Pre-eclampsia pathophysiology

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Editor-In-Chief: C. Michael Gibson, M.S., M.D. [1]; Associate Editor(s)-in-Chief: Sara Zand, M.D.[2] Ogheneochuko Ajari, MB.BS, MS [3]


Preeclampsia may be the result of placental factors in maternal circulation leading to endothelial dysfunction, hypertension, and proteinuria. Increased levels of an angiogenic factor named fms-like tyrosine kinase 1 in the placenta is correlated with endothelial dysfunction. In villous trophoblast of preeclamptic women, apoptosis was considered. Following uteroplacental ischemia, and invasion spiral arteries by trophoblasts, releasing some angiogenic factors causes other organ involvement. Incomplete penetration in recessive or dominant genes was noticed in pathogenesis of preeclampsia.



  1. Johansen, M; Redman, C.W.G; Wilkins, T; Sargent, I.L (1999). "Trophoblast Deportation in Human Pregnancy—its Relevance for Pre-eclampsia". Placenta. 20 (7): 531–539. doi:10.1053/plac.1999.0422. ISSN 0143-4004.
  2. Dekker, Gustaaf A.; Sibai, Baha M. (1998). "Etiology and pathogenesis of preeclampsia: Current concepts". American Journal of Obstetrics and Gynecology. 179 (5): 1359–1375. doi:10.1016/S0002-9378(98)70160-7. ISSN 0002-9378.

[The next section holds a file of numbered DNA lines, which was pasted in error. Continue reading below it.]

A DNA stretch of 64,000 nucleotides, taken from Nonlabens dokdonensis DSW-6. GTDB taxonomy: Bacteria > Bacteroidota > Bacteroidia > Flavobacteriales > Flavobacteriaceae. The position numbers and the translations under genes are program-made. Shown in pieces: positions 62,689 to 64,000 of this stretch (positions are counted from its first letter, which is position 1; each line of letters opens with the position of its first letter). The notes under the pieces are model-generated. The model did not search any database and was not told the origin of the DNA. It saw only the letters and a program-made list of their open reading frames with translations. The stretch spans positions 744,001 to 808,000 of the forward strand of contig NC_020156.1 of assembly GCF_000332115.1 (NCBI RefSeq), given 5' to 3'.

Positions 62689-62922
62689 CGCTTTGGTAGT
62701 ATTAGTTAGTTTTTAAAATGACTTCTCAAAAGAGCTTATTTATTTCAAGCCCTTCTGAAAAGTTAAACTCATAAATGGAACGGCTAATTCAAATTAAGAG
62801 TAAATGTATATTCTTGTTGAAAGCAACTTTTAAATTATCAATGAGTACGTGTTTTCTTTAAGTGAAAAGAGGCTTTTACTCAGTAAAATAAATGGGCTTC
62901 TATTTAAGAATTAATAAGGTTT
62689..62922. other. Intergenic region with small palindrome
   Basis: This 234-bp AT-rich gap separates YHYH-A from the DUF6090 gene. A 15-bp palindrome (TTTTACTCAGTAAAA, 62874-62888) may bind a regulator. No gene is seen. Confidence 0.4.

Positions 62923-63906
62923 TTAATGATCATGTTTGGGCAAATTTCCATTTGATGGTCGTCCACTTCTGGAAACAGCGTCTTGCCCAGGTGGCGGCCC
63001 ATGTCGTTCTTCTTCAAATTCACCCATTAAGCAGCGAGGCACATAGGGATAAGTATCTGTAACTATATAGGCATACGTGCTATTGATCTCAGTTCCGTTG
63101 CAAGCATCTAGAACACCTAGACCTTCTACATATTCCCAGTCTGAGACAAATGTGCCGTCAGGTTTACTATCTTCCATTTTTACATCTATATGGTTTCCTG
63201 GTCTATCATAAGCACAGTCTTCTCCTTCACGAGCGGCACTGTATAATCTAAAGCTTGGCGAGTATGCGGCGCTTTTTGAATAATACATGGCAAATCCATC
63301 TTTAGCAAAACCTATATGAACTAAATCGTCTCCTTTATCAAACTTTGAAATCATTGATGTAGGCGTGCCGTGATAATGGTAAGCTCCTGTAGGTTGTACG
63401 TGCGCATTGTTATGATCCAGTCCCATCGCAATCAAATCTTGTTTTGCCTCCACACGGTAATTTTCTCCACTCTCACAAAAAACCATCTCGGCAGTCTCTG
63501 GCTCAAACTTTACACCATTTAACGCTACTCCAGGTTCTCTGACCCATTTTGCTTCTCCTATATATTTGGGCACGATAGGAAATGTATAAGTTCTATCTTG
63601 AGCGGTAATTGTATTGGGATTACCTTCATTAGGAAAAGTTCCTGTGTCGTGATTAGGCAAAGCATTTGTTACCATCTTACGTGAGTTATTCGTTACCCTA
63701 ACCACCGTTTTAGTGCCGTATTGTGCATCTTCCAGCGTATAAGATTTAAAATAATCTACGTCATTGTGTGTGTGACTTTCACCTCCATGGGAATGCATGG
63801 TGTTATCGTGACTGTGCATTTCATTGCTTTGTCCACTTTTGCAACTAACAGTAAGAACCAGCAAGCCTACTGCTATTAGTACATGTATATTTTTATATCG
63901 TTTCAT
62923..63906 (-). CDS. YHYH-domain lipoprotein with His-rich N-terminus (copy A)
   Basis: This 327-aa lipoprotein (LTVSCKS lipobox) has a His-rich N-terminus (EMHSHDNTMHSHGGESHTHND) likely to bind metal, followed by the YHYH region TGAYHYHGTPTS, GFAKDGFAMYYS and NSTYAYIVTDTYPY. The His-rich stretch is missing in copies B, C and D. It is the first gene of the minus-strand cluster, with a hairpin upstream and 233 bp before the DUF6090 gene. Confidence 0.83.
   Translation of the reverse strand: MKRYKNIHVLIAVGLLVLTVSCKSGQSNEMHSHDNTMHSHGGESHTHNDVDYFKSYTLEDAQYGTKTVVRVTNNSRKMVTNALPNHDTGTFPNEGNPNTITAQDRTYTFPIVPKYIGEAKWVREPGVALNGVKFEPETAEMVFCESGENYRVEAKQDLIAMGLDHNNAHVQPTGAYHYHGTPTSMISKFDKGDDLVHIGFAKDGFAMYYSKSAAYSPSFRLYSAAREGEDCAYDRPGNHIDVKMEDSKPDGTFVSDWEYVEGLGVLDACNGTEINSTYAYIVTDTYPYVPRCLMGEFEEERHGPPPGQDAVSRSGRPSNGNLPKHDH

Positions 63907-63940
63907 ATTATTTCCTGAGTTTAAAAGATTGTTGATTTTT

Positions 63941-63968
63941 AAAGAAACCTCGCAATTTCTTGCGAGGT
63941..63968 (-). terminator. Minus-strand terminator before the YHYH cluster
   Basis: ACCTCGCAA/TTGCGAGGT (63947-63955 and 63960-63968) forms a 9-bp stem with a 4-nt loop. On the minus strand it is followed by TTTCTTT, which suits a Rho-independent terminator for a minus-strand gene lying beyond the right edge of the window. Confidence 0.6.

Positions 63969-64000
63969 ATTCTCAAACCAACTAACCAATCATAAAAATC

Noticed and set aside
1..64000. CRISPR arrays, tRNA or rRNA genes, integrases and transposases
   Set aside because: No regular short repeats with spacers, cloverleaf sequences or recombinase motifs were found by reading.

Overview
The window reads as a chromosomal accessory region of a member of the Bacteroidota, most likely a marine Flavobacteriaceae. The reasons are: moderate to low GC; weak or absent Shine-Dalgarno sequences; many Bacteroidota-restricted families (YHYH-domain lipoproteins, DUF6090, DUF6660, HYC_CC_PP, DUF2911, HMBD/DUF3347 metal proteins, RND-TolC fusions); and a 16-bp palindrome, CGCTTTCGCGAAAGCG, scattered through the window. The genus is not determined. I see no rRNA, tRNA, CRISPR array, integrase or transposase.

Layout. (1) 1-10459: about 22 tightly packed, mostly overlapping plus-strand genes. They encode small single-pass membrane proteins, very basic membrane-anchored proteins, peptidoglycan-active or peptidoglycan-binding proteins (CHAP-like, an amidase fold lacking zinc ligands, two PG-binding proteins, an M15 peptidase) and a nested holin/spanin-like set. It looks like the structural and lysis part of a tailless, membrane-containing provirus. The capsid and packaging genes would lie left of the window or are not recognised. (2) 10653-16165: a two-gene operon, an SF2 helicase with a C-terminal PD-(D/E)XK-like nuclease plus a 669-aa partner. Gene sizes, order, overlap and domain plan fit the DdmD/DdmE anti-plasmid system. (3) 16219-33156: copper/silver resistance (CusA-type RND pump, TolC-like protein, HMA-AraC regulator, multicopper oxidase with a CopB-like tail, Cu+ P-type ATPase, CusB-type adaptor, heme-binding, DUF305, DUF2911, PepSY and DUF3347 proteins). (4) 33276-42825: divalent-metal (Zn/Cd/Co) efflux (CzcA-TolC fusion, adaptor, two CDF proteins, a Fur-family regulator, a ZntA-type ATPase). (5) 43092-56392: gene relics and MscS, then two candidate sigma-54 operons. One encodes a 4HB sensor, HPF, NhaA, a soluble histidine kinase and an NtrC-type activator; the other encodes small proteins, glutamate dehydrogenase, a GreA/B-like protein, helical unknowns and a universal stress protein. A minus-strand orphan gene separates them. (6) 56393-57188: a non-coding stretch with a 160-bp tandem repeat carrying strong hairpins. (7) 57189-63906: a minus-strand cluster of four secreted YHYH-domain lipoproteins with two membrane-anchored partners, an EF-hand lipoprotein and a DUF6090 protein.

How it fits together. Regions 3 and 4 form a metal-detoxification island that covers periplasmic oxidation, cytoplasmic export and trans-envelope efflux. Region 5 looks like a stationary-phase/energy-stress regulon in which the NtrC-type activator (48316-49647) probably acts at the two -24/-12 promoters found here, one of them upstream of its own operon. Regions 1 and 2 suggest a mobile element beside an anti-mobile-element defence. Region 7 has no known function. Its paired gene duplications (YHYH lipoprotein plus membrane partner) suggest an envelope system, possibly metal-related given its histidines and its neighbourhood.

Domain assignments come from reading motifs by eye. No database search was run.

3. Espinoza, J. (2012). "Uteroplacental ischemia in early- and late-onset pre-eclampsia: a role for the fetus?". Ultrasound in Obstetrics & Gynecology. 40 (4): 373–382. doi:10.1002/uog.12280. ISSN 0960-7692.
  4. Crocker, Ian P.; Cooper, Suzanne; Ong, Stephen C.; Baker, Philip N. (2003). "Differences in Apoptotic Susceptibility of Cytotrophoblasts and Syncytiotrophoblasts in Normal Pregnancy to Those Complicated with Preeclampsia and Intrauterine Growth Restriction". The American Journal of Pathology. 162 (2): 637–643. doi:10.1016/S0002-9440(10)63857-6. ISSN 0002-9440.
  5. Levine, Richard J.; Maynard, Sharon E.; Qian, Cong; Lim, Kee-Hak; England, Lucinda J.; Yu, Kai F.; Schisterman, Enrique F.; Thadhani, Ravi; Sachs, Benjamin P.; Epstein, Franklin H.; Sibai, Baha M.; Sukhatme, Vikas P.; Karumanchi, S. Ananth (2004). "Circulating Angiogenic Factors and the Risk of Preeclampsia". New England Journal of Medicine. 350 (7): 672–683. doi:10.1056/NEJMoa031884. ISSN 0028-4793.